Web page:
A strict enforcement of the new system and regulations was also key. The administration refused to pick up the waste if residents failed to segregate it. They also had 25 waste police officers covering Depok to patrol for offenders. About 300 people were prosecuted for their inaction in segregating their waste.
Although the fine they had to pay was minimal at Rp 50,000 (US$3.74), people’s behaviour changed as the offenders were required to go to court. Zamrowi Hasan, ex-head of the Depok Sanitation Agency, recalls that “often the residents thought it was a joke […] After a few days of their waste not being collected, households would call up and say ‘okay we’ll segregate’.”
In order to succeed, Zamrowi and his team had to spend a lot of time on the ground. Going from door-to-door, casual and educational conversations appeared to be the most effective way to convince communities to segregate and to recycle. Hence the name “Bucket Party”, which refers to the casual meetings and the two buckets used to separate the waste. This social setting has been key to their success.
Another step was to change the collection schedule in order to have a different vehicle and timing for each material type. Organic waste was collected every other day, recyclables had to be transported to waste banks, and the residue was picked up once a week. This was necessary to provide a clear and rigorous framework for communities not to be confused between organic and inorganic waste.
The local Depok team was inspired by efforts overseas. Zamrowi heard about Depok’s sister-city partnership with Osaki in Japan and took the opportunity to learn how to drive segregation of waste within households. Since then, Depok has always looked up to Osaki as a role model. A collaboration between the two has been crucial for the Depok city officials in order to gain technical knowledge.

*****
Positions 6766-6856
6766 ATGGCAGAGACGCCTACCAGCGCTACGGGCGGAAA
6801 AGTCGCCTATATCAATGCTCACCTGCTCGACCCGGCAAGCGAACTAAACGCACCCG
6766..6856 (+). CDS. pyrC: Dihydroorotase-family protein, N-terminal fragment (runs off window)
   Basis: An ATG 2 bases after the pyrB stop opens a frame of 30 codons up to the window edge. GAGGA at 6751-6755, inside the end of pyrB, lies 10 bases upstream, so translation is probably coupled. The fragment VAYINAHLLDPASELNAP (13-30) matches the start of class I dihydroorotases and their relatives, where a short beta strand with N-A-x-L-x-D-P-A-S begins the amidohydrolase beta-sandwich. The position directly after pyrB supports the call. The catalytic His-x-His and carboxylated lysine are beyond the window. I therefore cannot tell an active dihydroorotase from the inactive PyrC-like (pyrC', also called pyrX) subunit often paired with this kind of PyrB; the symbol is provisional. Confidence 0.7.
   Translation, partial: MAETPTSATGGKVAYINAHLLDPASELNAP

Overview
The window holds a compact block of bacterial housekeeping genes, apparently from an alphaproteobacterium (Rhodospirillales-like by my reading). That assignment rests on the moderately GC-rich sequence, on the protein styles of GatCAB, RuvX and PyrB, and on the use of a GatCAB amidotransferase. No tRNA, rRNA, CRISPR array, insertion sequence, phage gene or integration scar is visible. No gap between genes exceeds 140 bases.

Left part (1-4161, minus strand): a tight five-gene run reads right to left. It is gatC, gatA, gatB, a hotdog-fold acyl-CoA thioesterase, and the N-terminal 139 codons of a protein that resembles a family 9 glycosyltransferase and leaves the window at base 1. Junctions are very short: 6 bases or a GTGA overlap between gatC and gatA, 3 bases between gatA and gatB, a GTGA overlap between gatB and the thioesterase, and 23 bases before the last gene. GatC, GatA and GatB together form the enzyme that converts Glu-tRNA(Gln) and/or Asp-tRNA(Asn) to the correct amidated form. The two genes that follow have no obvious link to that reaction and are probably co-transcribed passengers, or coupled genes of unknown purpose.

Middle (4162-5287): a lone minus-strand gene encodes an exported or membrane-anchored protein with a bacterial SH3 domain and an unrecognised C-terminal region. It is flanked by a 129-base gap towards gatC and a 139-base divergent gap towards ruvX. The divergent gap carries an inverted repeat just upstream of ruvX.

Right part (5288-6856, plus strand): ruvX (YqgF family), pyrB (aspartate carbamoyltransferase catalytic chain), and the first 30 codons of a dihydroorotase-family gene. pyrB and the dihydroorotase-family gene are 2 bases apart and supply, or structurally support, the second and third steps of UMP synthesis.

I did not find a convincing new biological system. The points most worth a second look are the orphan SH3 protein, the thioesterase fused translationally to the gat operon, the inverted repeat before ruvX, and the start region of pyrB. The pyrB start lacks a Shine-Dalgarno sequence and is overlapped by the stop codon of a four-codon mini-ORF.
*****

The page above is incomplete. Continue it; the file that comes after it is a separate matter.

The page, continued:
Managing and recycling waste is a sign that we are civilised. It shows that we know how to take care of ourselves and our environment.
Isnarto, coordinator, UPS
“Before anything happened, officials were sceptical and unconvinced about the possibility of segregation on a large-scale. However, we have always felt that if other countries could do it, then so could Indonesians. If Depok starts the ball rolling, then other cities could follow and get inspired,” said Zamrowi.
“The Bucket Party system in Depok shows evidence that an implemented and enforced solid waste management system is important in successful solid waste management,” added M. B. Junerosano.
Today, Isnarto who has been collaborating with Zamrowi to make Depok a successful case study is proud to witness organic waste turning into compost.
“Managing and recycling waste is a sign that we are civilised,” he said. “It shows that we know how to take care of ourselves and our environment.”
Ashwin Subramaniam is CEO and Founder of Gone Adventurin, and Paula Miquelis is Senior Project Manager at Gone Adventurin. This post was first republished in The Jakarta Post and was republished with permission.